August 26, 2011 § Leave a comment
On thithing, philanthropy, taxation, and sharing wealth
“Philanthropy is commendable, but it must not cause the philanthropist to overlook the circumstances of economic injustice which make philanthropy necessary.” – Martin Luther King, Jr.
I have been lurking on a LinkedIn discussion about Warren Buffett’s op-ed piece in the New York Times about taxing the wealthy. The posts have been within a group for fundraising professionals. Someone raised the question of what this post has to do with philanthropy, and asserted that it seems too political in nature for this group.
I do try to stay away from politics when I’m in the professional sphere, but when one tries to live an integrated life the way that I do, it’s hard to maintain a strict boundary there. Actually, this discussion presents a good opportunity for fundraising professionals like myself to state why it is we do what we do.
As a fundraising professional, I have always thought of my work as encouraging a culture of philanthropy. I believe that as citizens of the world, people have a responsibility to give back the communities where we live and create the world that we want to live in.
While they are not exactly the same concepts, I do believe that philanthropy, tithing, and taxes are similar ideas. They all relate to giving and responsibility. If we want the world to be a certain way, we need to make contributions to make it so. Whether that is time, talent, or treasure, each of us is responsible to pay into the systems that make our communities they way we want them to be.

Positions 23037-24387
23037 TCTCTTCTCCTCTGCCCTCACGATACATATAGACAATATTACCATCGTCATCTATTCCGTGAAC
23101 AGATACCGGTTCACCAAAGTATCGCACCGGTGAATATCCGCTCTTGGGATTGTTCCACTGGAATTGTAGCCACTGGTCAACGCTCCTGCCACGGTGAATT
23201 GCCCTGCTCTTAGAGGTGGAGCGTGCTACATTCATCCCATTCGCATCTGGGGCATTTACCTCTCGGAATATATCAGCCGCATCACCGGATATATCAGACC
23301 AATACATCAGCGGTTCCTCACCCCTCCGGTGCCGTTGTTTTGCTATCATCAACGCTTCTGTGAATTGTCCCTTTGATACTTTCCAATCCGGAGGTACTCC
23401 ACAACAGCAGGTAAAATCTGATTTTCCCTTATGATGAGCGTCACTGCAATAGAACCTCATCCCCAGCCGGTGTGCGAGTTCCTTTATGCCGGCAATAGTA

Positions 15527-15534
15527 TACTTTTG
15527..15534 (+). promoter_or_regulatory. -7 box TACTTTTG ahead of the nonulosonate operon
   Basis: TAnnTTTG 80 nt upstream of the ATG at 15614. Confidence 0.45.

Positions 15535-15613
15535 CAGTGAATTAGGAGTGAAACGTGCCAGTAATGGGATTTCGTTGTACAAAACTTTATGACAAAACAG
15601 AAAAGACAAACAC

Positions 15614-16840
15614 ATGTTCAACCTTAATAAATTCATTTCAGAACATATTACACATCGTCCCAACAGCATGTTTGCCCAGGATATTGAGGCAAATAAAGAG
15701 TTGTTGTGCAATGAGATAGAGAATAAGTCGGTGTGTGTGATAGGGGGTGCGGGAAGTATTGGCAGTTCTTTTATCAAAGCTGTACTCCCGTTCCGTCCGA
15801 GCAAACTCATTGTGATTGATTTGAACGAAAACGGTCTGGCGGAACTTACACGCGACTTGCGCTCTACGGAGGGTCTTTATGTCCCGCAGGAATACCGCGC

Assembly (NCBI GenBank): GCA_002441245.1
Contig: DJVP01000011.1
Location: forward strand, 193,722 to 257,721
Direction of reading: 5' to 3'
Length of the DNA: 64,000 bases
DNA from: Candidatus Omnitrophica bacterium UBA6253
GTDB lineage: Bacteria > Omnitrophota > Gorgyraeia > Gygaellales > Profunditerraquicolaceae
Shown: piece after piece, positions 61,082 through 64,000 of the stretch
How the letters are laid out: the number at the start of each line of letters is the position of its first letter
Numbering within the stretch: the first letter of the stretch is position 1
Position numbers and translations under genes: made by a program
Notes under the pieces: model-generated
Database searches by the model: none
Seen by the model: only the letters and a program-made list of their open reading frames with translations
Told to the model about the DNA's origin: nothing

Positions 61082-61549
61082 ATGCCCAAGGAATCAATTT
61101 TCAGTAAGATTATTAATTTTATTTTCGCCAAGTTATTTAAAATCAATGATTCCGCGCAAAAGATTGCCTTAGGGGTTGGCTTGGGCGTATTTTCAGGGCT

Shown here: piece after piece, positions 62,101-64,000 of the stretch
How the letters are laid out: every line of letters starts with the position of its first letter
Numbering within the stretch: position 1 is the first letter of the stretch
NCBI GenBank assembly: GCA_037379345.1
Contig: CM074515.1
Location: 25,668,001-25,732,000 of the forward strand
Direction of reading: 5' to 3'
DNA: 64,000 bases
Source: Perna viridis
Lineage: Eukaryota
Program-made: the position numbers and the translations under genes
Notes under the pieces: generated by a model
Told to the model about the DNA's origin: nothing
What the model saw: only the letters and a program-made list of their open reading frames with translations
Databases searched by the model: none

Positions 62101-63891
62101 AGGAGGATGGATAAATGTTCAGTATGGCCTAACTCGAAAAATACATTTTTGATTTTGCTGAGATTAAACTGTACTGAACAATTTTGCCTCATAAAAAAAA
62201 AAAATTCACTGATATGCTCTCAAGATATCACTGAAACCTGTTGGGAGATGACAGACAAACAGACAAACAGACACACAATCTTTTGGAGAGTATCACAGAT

And we all benefit from doing so, directly or indirectly. Whether it is your own child who goes to public school, or if it is the nurse who was educated in public school who is now taking care of a sick relative, the taxes that are needed to support public education benefit all of society.
Likewise, when a family is struggling to put food on the table, they go to their local food pantry to get groceries or to the local soup kitchen to get a hot meal. ABC News did some amazing coverage recently about poverty and hunger in America, reporting that more and more families who once identified as middle class are struggling to make ends meet. People who used to give to the food pantries are now turning to them for help.
Tithing is a concept that is mostly used by churches. It is a word that some shy away from because traditionally it implies an obligation to contribute at least 10% of one’s income to the church. For most people, that is more than they feel they can afford. However, when I encourage people to be philanthropic, I simply encourage them to give whatever they are able.
I like the concept of tithing because of it’s implication of responsibility. I believe that we all have a responsibility to pay in to make our communities and institutions strong. The government needs our support to maintain our schools, roads, and bridges, and to keep our communities safe and thriving.
Warren Buffett is speaking as a citizen an as a philanthropist. Wealthy and poor alike benefit from philanthropy, taxes, and tithes.
When people give, I hope that they are philanthropic out of the true sense of generosity and wanting to help make someone’s life better. When people pay taxes, I hope they think about the kids in their neighborhood who have access to public education. And I also hope that they are mindful of the fact that they benefit directly from these public services and charities that they support.